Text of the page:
High-quality videotapes are expensive and require significant investment; lower cost "talking head" videos cost less but are not appropriate for youth audiences; passive learning - requires skillful processing and connecting to other learning experiences

Project fact sheets for youth or adult audiences

Inexpensive; portable; can easily supplement other materials; nicely sums up content information; can be completed quickly; good for timely issues

Usually focuses on content, as opposed to educational experiences or activities; "timely" content needs to be reviewed often to determine relevance (shelf life may be very short); if supplements other information, may be difficult to distribute to those with copy of original material; needs to be clearly related to broader curriculum context

Notebooks or comprehensive publications for staff or volunteer audiences

Comprehensive; can be updated; easy to add to; easy to duplicate

Hard to distribute updates; unwieldy; often involve expensive components and lots of labor for assembly; small print runs contribute to high price; harder to store; not everyone wants to read this much information; can take a long time to complete content

DVD (desktop video disk) or CD-ROM for youth or adult audiences

Can put any format on it - print, video, audio, interactive; allows self-paced learning; compact; is projectable; can include wide variety of information and experiences; offers multiple languages; easy to distribute; inexpensive to duplicate; allows flexible editing and revision process

Not all audiences need or want solo learning experiences; may be expensive to develop and produce - depending on what already exists to work with (content, video and audio clips, etc.); not everyone has the technology to use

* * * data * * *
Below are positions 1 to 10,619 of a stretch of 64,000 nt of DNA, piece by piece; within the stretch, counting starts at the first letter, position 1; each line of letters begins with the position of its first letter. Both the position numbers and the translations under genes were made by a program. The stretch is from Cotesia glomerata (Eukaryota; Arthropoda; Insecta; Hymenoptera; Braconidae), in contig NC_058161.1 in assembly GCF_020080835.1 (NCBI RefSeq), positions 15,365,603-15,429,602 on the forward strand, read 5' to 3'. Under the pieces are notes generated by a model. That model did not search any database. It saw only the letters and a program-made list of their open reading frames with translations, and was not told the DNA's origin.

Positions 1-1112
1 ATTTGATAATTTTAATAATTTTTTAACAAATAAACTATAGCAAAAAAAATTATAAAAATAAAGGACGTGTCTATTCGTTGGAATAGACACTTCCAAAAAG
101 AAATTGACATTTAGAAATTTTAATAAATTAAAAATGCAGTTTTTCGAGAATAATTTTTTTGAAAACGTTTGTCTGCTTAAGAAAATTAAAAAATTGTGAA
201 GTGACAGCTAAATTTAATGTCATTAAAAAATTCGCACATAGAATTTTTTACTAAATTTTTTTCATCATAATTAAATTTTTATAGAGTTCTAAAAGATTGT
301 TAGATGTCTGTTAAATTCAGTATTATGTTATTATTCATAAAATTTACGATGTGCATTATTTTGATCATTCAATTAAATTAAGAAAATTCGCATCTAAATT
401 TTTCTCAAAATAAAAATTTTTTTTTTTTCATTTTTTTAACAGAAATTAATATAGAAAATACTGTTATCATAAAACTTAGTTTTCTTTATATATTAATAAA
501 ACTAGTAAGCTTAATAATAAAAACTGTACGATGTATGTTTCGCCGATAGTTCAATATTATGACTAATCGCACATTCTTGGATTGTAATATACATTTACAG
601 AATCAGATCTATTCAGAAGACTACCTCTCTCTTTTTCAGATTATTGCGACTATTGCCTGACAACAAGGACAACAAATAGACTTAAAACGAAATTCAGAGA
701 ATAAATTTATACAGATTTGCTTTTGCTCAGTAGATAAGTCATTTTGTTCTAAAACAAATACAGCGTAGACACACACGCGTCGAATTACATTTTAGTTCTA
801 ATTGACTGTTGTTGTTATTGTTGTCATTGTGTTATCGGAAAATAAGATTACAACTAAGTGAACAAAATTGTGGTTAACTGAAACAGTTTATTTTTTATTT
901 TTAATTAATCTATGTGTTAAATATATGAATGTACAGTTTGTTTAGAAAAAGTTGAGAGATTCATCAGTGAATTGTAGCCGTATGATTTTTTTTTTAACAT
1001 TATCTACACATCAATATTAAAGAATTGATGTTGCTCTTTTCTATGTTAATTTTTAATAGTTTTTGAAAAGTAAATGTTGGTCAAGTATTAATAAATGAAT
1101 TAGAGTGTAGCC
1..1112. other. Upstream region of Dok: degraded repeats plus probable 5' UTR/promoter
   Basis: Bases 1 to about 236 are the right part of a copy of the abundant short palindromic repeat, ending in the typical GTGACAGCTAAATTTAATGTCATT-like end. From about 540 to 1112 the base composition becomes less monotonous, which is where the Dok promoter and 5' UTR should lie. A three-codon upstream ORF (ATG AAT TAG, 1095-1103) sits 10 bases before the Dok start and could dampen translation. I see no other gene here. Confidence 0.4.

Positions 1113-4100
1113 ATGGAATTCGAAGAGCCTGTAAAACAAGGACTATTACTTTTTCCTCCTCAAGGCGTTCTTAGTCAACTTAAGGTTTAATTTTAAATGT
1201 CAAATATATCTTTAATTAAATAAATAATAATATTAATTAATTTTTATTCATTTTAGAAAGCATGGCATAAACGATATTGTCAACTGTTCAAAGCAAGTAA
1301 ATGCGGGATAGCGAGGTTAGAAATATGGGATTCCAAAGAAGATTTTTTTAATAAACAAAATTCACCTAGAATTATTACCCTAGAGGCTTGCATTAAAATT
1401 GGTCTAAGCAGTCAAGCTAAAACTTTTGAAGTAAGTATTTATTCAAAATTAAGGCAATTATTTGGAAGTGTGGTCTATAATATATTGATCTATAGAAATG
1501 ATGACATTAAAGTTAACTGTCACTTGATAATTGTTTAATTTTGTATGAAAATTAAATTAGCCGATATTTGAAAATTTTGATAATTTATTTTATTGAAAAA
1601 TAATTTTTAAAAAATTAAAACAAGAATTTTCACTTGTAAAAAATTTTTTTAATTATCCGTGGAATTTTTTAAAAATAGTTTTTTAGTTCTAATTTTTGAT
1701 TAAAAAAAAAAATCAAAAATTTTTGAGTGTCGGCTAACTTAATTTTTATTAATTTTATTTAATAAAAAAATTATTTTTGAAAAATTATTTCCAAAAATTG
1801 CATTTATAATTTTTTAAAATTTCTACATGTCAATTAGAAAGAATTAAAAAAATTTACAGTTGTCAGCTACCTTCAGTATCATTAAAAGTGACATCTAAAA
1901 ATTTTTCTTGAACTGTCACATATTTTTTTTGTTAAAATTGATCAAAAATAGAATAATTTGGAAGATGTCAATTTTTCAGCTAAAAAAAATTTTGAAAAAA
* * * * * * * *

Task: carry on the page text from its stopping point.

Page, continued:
Web sites for youth or adult audiences

Can include multiple formats - print, video, audio, interactive; allows self-paced learning; can be easily updated

Not all audiences need or want solo learning experiences; may be expensive to develop and produce - depending on what already exists to work with (content, video and audio clips, etc.); not everyone has the technology to use

Building in Key Educational Components

Besides identifying the best format and medium to use, consider what key components of information are needed to help your audience succeed - and to help you construct your curriculum. Following are some of the key components to consider including in your project material. Note that this chart refers both to materials for youth and adult audiences. Keep in mind that whether - and how - you include these various components in a youth curriculum is extremely dependent on the age of the youth audience. Also note that this chart can be used as a guide for your curriculum, regardless of the medium you’re using. Print, Web-based and DVD or CD-ROM curriculum should all have the goal of making the learning experience easy and beneficial for the audience. This is often accomplished for video curricula by addressing these components in both the actual videotape program and an accompanying video user guide.